• While I shall dodge the De Palma bait (though really, and trust me on this Todd, he is as witty and subtle a filmmaker as any of the movie brat pack of the 70s once you get past the provocative gore, honest …) I must admit, while I really enjoyed the film version, Legend of Hell House, I was always a bit concerned that I might find the novel too similar to the Jackson (same way that Bid Time Return seems a homage to Jack Finney’s masterful Time and Again) – he may well be best in the short form though I have never read a novel of his that I felt was without merit – and Stir of Echoes made a big impression on me when I read it as a teen).

  5. Richard says:

    Another excellent review, Sergio. Such fine reviews are becoming our expectation, now, you raise your own bar. At some point in my fifties I just lost the desire and interest in reading the hopeless spiral into doom noir novels and shorts, so this one isn’t for me. Maybe I just began to want more satisfying endings.

    • Thanks Richard, you’re much too kind – well, hey, I’m in my mid 40s so I’ve got a few more years to go before deciding all this doom and gloom is for suckers! I must admit, I do feel like I’m letting my nieces down a lot when then want to borrow a video and I realise that classic Film Noir, Hammer and Universal Horror and the British cinema of the 60s just may not be for them at age 8 …

  6. TracyK says:

    This is a great introduction to an author I don’t know much about. I think I am going to have to try some of his books in each genre (now that I am experimenting more).

  7. Jerry House says:

    One of my favorite Mathesons. I got my copy in the late 60s in Old Orchard Beach, Maine — from a spinner rack and for the cover price, no less! I read it that night and loved it. A few years later I was excited when a ran across a copy of the October 1955 JUSTICE featuring “The Frigid Flame”; when I started reading it I knew I had read it before.

    You have a treat ahead of you with HELL HOUSE. I remember Rod Serling on one of the talk shows citing it as one of his favorite books. Matheson’s western novels are also good reads.

    • Thanks for all that good stuff Jerry – I’ve read rather uncomplimentary reviews of ‘The Frigid Flame’ but am absolutely raring to get round to Hell House now – thanks.

  8. John says:

    Icy Breasts There’s a noir title that should’ve been on a paperback original in the USA. Usually the French titles are more poetic. Maybe I translate too literally. Seems an improvement over The Frigid Flame which suggets a romance novel to me or an Edwardian adventure novel.

    Another enticing review, Sergio. One of these days I’ll get around to reading Matheson’s crime novels. I’m surprised I have yet to find one of them in my book hunting travels.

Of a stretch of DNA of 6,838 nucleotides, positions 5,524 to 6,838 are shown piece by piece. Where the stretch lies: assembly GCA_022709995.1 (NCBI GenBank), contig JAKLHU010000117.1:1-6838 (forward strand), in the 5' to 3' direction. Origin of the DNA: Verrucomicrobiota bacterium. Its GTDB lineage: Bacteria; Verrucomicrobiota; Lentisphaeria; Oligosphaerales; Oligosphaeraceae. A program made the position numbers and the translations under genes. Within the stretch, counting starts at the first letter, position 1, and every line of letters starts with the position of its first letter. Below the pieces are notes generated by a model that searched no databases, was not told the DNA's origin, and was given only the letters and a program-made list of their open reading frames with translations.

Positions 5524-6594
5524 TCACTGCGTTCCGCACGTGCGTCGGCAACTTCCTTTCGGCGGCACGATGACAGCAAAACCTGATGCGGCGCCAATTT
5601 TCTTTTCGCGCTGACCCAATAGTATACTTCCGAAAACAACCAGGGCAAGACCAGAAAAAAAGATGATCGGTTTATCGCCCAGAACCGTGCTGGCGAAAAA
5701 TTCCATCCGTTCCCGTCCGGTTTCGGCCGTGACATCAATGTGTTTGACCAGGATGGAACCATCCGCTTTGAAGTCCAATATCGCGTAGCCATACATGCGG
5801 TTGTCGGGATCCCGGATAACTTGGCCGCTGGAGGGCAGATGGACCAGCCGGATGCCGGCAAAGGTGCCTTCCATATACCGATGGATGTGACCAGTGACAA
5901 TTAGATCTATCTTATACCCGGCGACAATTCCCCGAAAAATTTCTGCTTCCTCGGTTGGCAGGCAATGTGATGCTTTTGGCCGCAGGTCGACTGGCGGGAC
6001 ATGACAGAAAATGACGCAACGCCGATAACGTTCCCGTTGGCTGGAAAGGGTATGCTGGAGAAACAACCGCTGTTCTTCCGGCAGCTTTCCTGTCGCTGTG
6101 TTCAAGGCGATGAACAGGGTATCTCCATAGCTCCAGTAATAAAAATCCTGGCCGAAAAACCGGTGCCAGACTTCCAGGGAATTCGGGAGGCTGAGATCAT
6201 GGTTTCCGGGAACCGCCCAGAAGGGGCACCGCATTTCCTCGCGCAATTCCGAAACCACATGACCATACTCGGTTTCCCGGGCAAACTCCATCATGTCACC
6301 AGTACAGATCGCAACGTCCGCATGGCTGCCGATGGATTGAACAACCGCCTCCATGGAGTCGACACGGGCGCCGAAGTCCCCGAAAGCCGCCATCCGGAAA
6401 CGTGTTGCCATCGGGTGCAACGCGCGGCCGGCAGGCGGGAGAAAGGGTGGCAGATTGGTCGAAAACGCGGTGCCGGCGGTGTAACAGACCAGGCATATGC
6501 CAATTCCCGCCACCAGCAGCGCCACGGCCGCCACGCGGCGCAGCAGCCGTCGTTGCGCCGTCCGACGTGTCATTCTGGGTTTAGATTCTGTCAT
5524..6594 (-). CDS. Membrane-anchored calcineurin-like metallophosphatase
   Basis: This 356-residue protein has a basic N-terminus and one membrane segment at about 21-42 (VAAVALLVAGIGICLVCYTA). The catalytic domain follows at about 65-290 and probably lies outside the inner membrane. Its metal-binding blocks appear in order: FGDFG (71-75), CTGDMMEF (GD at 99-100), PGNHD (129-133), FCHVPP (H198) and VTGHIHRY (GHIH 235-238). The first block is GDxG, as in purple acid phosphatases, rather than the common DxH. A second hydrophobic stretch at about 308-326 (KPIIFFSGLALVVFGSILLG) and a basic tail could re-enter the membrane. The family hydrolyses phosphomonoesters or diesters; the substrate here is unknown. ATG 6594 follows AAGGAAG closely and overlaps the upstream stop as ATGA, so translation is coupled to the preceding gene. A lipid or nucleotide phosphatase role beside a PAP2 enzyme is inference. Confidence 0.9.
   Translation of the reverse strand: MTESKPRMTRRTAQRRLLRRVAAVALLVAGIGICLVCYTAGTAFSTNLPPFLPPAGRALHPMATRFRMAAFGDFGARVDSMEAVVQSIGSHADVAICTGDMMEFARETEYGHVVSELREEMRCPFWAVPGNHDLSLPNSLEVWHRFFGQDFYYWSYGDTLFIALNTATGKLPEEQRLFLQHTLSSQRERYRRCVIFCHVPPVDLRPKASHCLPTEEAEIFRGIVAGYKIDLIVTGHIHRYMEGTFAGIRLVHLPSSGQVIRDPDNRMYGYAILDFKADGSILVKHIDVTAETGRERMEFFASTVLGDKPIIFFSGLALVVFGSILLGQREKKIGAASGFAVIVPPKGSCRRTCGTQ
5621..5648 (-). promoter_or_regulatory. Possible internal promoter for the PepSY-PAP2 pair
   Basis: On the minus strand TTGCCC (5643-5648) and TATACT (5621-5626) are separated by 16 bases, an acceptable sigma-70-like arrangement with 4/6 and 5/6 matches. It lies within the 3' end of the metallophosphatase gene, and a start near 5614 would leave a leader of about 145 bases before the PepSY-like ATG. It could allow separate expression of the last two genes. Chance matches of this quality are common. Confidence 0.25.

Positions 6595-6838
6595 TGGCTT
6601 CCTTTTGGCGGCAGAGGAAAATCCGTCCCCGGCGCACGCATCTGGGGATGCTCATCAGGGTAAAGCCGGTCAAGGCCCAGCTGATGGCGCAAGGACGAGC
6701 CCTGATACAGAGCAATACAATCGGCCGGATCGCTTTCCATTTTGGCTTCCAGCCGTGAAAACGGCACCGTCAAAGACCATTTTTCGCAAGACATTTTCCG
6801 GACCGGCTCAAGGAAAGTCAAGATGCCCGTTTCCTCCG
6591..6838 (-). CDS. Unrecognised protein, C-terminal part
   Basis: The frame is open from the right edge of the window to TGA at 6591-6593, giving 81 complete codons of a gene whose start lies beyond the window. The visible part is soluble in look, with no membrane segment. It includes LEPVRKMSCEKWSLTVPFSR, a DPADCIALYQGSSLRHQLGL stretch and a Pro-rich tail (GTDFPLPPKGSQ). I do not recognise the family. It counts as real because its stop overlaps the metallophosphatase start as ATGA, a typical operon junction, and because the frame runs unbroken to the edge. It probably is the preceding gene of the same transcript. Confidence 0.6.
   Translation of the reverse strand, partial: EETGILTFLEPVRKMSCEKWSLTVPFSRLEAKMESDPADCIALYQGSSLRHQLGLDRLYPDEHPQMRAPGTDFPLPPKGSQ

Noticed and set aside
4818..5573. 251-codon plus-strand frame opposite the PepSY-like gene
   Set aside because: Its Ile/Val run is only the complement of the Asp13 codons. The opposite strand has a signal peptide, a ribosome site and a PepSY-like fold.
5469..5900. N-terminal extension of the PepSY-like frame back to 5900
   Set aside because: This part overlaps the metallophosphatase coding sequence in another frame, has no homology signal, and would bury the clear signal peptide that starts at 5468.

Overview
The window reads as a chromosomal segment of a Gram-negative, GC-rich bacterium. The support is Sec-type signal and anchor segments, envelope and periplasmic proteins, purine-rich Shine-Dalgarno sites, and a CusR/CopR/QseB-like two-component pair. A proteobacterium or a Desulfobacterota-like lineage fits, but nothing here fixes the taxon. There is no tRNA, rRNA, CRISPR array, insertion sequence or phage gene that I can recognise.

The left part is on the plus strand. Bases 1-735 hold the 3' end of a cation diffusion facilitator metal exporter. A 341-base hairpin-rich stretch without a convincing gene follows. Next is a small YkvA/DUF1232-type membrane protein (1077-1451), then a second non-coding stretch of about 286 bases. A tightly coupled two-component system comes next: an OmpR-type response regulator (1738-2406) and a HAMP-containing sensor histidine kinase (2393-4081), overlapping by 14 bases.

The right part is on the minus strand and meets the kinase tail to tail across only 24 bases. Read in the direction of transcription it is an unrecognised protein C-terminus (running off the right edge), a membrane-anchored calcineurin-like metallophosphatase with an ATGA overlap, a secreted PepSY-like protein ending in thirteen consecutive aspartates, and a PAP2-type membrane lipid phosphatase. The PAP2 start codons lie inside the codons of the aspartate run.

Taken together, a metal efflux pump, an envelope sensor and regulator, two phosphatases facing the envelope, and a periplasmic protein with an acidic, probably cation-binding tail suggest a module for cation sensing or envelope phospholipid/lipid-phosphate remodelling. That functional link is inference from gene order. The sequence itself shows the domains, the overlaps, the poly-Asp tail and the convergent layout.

• Well, it is marginally better in French I suppose but that ‘Icy Breasts’ translation, sheesh, what is the French for execrable? Thanks for the very kind words John.

  9. Yvette says:

    I’ve never read any Matheson either, Sergio. Don’t know if I ever will. I really do think that a lot of this pulp detective stuff was written for male readers, Maybe that’s not politically correct, but it’s the way I feel. I prefer a writer who bridges the divide.

    But again, a terrific post. :)

    • Thanks Yvette – certainly, in the case of this book there are ‘iffy’ areas when it comes to to female sexuality – though it strives to tap into anxieties arising from male and female conflict, it is the part of the book that really dates it. Matheson however has rarely ventured into crime fiction in his novels but has written much that is powerful, varied and original. One of his finest is the 1975 Bid Time Return, a charming and romantic time travel fantasy that he adapted into one of my favourite films, Somewhere in Time starring Christopher Reeve and Jane Seymour – I think you might really like that book of his for instance if you can get your hands on a copy.
      SOMEWHERE IN TIME

  10. Skywatcher says:

    You make an interesting comment about the book being about the loss of power. It does seem to have been something that fascinated him as a writer at the time. THE SHRINKING MAN is essentially about a ordinary, contemporary (1950s) guy who finds himself becoming less and less powerful as he shrinks in size. The scene where he finds himself living in a child’s dolls house tended to by his wife is rife with symbolism. He regains strength by ignoring physical size and using his wits and his inventiveness. This is similar to his novella DUEL, where his hero eventually triumphs by being just that bit cleverer than his tormentor.